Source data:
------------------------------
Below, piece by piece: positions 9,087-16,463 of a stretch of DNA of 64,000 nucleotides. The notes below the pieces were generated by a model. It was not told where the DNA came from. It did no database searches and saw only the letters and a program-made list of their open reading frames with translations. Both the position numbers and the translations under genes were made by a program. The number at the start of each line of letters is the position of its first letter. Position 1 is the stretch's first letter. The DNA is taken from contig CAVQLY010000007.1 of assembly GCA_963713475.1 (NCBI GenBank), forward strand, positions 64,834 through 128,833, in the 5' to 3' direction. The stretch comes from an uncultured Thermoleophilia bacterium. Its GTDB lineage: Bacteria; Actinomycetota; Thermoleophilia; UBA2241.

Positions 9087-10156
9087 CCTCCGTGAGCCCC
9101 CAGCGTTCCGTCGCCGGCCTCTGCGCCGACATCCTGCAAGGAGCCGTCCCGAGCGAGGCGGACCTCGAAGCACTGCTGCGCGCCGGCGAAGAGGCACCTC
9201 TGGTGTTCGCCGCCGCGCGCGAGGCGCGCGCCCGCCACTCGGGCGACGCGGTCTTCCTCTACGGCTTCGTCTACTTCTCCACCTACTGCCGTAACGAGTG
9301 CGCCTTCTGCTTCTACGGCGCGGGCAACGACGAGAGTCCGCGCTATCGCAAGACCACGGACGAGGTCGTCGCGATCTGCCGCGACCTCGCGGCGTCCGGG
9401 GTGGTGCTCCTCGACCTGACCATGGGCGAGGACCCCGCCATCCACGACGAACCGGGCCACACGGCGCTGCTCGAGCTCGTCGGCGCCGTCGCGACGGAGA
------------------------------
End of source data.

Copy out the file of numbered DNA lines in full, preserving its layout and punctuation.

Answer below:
Below, piece by piece: positions 9,087-16,463 of a stretch of DNA of 64,000 nucleotides. The notes below the pieces were generated by a model. It was not told where the DNA came from. It did no database searches and saw only the letters and a program-made list of their open reading frames with translations. Both the position numbers and the translations under genes were made by a program. The number at the start of each line of letters is the position of its first letter. Position 1 is the stretch's first letter. The DNA is taken from contig CAVQLY010000007.1 of assembly GCA_963713475.1 (NCBI GenBank), forward strand, positions 64,834 through 128,833, in the 5' to 3' direction. The stretch comes from an uncultured Thermoleophilia bacterium. Its GTDB lineage: Bacteria; Actinomycetota; Thermoleophilia; UBA2241.

Positions 9087-10156
9087 CCTCCGTGAGCCCC
9101 CAGCGTTCCGTCGCCGGCCTCTGCGCCGACATCCTGCAAGGAGCCGTCCCGAGCGAGGCGGACCTCGAAGCACTGCTGCGCGCCGGCGAAGAGGCACCTC
9201 TGGTGTTCGCCGCCGCGCGCGAGGCGCGCGCCCGCCACTCGGGCGACGCGGTCTTCCTCTACGGCTTCGTCTACTTCTCCACCTACTGCCGTAACGAGTG
9301 CGCCTTCTGCTTCTACGGCGCGGGCAACGACGAGAGTCCGCGCTATCGCAAGACCACGGACGAGGTCGTCGCGATCTGCCGCGACCTCGCGGCGTCCGGG
9401 GTGGTGCTCCTCGACCTGACCATGGGCGAGGACCCCGCCATCCACGACGAACCGGGCCACACGGCGCTGCTCGAGCTCGTCGGCGCCGTCGCGACGGAGA